Vendor providing HIT advisory services

HIT Advisory Services

As exciting as it is to have your hypothesis proven, sometimes it is more exciting to have it disproven. That is exactly what happened to my hypothesis in KLAS’ HIT Advisory Services 2019 report. And my incorrect theory means good news for both providers and firms. 


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Developing Firms Doing Well

People say that gray hair matters; experience holds a lot of weight. That is why the potential contrast between developing firms and seasoned firms was so interesting. The entire theme of the report is comparing seasoned firms to developing firms. Providers want to know the story. And although we can’t predict how long certain firms will stick around, we can talk about the current customers’ experiences.

I was expecting seasoned firms to perform better based simply on their greater experience. The seasoned firms do have a lot of expertise and complexities across the HIT advisory space, and the new firms don’t have as many validations; their experience isn’t as deep. But their clients are satisfied and feel that they are getting their money's worth. The developing firms do relatively well when they are used within their respective scopes.

Seasoned Firms Continue Succeeding

The success of the developing firms hasn’t taken away from that of their more seasoned competitors. With a few exceptions, seasoned firms continue to highly satisfy their clients and deliver value.

Much of that success is due to consistency, which drives a lot of repeat business and referrals. Just two projects not going well can affect how the market perceives a firm. If struggling firms want to change their client satisfaction, they need to take care of their inconsistencies.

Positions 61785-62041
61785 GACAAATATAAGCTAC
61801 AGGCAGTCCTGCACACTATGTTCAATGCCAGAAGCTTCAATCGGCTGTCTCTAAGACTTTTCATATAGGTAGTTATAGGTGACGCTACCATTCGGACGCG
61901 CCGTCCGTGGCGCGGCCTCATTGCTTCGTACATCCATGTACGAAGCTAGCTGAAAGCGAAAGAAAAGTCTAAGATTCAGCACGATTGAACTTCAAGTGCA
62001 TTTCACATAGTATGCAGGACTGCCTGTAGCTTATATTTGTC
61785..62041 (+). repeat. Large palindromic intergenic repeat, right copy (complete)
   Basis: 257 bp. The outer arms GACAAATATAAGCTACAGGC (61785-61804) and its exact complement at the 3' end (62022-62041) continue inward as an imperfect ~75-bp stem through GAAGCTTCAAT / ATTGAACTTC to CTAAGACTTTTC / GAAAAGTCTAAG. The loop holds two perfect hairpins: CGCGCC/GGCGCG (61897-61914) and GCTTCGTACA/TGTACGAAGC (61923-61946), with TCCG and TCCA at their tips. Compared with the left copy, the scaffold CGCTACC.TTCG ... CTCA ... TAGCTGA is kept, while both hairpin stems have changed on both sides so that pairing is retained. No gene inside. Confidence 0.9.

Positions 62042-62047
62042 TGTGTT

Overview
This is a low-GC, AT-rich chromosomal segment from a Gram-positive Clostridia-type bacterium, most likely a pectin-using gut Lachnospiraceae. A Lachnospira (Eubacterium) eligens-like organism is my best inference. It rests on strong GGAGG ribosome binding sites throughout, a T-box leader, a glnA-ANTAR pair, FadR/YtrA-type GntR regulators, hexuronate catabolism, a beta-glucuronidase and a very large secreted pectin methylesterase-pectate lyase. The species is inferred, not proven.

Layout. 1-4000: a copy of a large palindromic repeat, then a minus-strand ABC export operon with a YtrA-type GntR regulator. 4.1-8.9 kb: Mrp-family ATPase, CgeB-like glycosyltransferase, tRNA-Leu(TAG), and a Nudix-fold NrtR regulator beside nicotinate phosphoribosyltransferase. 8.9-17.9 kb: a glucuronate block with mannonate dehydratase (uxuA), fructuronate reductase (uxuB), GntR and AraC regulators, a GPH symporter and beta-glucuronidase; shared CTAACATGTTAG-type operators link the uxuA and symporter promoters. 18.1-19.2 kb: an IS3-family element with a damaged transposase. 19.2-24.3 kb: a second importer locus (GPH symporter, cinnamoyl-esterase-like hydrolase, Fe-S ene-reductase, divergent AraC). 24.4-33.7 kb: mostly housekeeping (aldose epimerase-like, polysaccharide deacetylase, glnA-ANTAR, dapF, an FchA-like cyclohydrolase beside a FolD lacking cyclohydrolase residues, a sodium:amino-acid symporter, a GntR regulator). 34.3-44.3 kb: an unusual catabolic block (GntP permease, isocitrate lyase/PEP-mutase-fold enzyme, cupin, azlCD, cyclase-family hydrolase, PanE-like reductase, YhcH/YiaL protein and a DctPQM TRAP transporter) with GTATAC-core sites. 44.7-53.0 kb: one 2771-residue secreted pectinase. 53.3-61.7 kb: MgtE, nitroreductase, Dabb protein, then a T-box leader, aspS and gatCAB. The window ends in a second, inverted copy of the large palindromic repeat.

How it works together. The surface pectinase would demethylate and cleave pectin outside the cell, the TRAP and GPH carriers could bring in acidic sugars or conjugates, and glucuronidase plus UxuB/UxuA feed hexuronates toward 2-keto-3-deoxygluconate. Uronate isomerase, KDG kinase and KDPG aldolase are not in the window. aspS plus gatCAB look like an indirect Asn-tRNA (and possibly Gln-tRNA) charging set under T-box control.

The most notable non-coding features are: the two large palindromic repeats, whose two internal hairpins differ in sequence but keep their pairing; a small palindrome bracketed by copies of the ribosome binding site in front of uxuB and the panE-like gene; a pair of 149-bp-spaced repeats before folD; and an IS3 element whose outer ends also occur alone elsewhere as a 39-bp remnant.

Finding the Right Fit

Providers are on a journey, and I really hope that they can narrow down a firm that best meets their needs for their project, whether that be a seasoned firm or a developing firm. Providers can first look at the experience chart (seen above) showing breadth and depth and then drill deeper by quadrant to look at those firms’ performances.

Because most firms are performing well, looking only at overall scores is a partial view of a firm; providers also need a view of each firm’s experience to find the best fit for their project scope. The differentiation between firms is based on capabilities, specializations, and experience as well as performance.

A provider might have a certain project that needs a comprehensive firm, a generalist firm, or a select firm. The report really highlights the flow of decision-making for providers and can walk them through which firms they may need. The back end of the report is dense, but it is quite innovative and has such valuable information. I hope that people take the time to look at it and digest what is relevant to them.




     Photo cred: Shutterstock, everything possible